Times Live from a few days ago reports.
Thousands of bare-breasted young Swazi women paraded in front of their king to celebrate chastity and unity, dismissing criticism of the lavish ceremony in one of Africa's poorest countries for its last absolute monarch.
" Clad in beaded mini-skirts and clutching machetes and mobile phones, women and girls as young as five danced and sang tributes on Sunday and Monday to the king and queen mother, also known as the Great She-Elephant, in a traditional Umhlanga Reed Dance meant to celebrate womanhood and virginity.
"I'm proud to be Swazi and to be a virgin. We are here to show unity with the king and with each other," said 18-year-old Gcebine Dlamini, bracing the cold of the southern hemisphere's winter in her skimpy outfit as scores of tourists had photos taken next to the topless women. "
Well I guess if I was a tourist I would probably get my photo taken with as many bare breasted beautiful woman as possible. The BBC Reports
" Mswati III of Swaziland is accustomed to marking his birthday with a no-expense-spared celebration, literally one fit for a king.
But with his country's economy in free fall, this year there is no budget for a lavish do on Thursday 19 April as he turns 44.
Home Affairs Minister Prince Gcokoma has called on ordinary Swazis to donate cows to be slaughtered for a mass feast where there will be traditional music and dancing.
But this call - in a country where more than 60% of the population live in poverty and where one in four is HIV-positive - has sparked outrage. "
So basically another deluded king and the HIV rate rather mocks the virginity aspect of the reed dance, Times Live continues.
" King Mswati III, who has at least a dozen wives and a personal fortune estimated at $200 million, faced unprecedented protests last year when his appointed administration ran out of money after a 2009 recession in neighbouring South Africa.
Despite the straitened times, the royal household has shown few signs of wanting to tighten its belt. In July, South Africa's Mail and Guardian newspaper reported that three of Mswati's wives joined a 66-strong royal entourage heading to Las Vegas on a shopping spree. There was no comment from the palace.
But women at the annual event gathered behind the monarch in the week-long celebrations, even though police kept a close watch on what they might tell journalists and tourists roaming the grounds of the royal village, some 20 km (12 miles) outside the capital.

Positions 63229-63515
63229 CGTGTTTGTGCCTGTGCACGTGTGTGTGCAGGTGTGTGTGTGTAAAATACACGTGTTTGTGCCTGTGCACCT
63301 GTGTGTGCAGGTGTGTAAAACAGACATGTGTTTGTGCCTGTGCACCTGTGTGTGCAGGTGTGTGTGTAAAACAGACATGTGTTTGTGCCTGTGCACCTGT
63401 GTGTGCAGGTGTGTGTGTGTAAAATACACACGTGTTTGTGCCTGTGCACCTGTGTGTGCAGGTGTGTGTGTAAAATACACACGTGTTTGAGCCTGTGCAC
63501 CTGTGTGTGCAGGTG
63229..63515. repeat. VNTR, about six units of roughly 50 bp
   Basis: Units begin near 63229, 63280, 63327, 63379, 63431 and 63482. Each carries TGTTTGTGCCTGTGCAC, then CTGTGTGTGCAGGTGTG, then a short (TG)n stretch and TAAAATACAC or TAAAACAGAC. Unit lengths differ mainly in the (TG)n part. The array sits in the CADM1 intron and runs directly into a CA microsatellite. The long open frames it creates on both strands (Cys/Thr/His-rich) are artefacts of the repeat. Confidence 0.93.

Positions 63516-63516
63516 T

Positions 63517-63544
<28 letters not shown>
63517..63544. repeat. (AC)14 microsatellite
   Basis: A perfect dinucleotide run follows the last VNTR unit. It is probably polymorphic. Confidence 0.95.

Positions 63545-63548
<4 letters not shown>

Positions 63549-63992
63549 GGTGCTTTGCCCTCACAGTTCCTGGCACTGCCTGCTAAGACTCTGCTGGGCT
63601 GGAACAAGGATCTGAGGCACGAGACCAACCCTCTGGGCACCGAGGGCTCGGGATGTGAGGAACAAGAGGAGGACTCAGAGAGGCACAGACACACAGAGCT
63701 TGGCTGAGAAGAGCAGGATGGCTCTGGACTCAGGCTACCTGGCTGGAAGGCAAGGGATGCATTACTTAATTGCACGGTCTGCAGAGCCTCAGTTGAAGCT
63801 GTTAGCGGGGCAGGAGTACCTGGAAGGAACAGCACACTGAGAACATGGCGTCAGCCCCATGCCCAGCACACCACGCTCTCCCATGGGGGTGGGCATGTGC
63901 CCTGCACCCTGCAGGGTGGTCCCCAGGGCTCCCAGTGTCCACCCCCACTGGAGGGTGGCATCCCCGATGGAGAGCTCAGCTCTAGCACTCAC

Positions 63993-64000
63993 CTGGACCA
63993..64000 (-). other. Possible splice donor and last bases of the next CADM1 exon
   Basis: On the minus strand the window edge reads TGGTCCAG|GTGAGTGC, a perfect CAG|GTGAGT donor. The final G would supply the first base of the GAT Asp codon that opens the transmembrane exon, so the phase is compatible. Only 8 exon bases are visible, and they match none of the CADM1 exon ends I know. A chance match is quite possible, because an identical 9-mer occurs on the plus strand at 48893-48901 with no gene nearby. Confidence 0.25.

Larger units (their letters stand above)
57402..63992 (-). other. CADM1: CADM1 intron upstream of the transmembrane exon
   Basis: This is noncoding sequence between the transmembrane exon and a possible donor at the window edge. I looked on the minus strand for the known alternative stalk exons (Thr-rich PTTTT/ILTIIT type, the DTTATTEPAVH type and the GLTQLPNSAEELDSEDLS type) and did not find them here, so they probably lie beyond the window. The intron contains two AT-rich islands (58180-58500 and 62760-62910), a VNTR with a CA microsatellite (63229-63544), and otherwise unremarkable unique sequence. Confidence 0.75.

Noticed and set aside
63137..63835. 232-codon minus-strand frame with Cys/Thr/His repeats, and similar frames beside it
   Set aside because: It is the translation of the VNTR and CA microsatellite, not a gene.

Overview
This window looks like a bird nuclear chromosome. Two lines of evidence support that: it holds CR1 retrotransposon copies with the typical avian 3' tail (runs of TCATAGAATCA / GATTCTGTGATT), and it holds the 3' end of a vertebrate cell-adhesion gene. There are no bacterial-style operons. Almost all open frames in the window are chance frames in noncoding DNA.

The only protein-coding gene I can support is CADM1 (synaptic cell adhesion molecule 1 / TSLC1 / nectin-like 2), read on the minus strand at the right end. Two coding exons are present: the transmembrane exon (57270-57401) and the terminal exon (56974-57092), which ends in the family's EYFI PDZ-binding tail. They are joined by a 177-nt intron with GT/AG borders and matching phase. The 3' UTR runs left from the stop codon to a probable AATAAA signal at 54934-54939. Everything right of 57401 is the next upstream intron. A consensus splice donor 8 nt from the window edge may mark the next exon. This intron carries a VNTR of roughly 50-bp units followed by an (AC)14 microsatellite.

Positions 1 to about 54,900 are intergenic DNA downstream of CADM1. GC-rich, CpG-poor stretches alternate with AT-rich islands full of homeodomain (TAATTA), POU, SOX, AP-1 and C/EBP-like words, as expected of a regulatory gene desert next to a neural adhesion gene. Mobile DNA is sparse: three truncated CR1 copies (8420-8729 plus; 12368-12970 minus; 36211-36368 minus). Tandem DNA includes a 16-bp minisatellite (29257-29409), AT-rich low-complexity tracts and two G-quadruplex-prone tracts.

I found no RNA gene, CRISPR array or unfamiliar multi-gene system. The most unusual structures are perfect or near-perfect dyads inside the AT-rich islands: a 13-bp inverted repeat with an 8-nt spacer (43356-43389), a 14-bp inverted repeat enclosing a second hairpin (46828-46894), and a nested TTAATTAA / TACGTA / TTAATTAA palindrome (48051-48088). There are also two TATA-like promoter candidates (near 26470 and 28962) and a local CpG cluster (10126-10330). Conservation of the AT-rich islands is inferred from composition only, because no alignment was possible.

In the past, the king has used the ceremony to choose a new wife, and some girls still hoped to catch the king's eye. "
At a guess marrying the King would our equivalent of winning Lotto. There seems to be no shortage of contenders.
"If chosen, I would be able to live a better life than what I have, have a lot of money, live a queen's life and travel overseas," said Fakazile Dlamini, 14, who arrived on a lorry from her village 60 km away to attend the ceremony.
New royal wives have often received a BMW and their own palace, fuelling criticism in a country where more than two-thirds of its 1.4 million people live in abject poverty.
Women's groups and political opponents also say Mswati's penchant for multiple young brides ill befits a country with the world's highest rate of HIV/AIDS, but the monarch says polygamy is part of Swazi tradition and helps cement national unity. "
What is it about this generation of African leaders that seems to allow them to divorce themselves from reality and why are their people so tolerant of these bumbling oafs. The continent has given us leaders of the world in people like President Mandela, Archbishop Tutu, and men of extraordinary courage like Steve Biko only to see that amazing moral and ethical legacy pissed away with likes Mugabe, Zuma, King Zwelithini and King Mswati III.
Maidens flocked in from across the country - some attend the ceremony every year until they marry - cut reeds from river beds, which they then presented to the queen mother in a mile-long singing and foot-stamping procession.
In the past, they would have been accommodated by families living close to the royal household but are now put up in camps and protected by police from other men.
Even though the girls refuse to criticise UK-educated Mswati who arrived at the event dressed in beads and lion cloth, not everyone supported his polygamous lifestyle.
"I don't want to be a queen, I don't want to share my man. Polygamy is not okay," Siphesihle Mdluli, 20, who hopes to go on to study medicine said while waving her bundle of reeds.
The problem for Siphesihle is that her king has destroyed her country and all hope of her ever studying medicine. more from the BBC report.
King Mswati III
" Yet his kingdom is facing financial ruin linked to the global economic downturn with a drop in revenues from a regional customs union.
Late last year, it needed an emergency loan of several million dollars to cover its salary bill which the International Monetary Fund says is not sustainable, advising that 7,000 civil servant jobs need to be urgently cut.
The threat to jobs has been a trigger for labour protests which have evolved into pro-democracy calls.
These campaigners see the king as a "deluded multimillionaire" and want an end to his absolute rule and the unbanning of political parties."
Unfortunately even second rate dictators such Mswati seem to believe in ruling for life despite fucking up every step on the nation building road.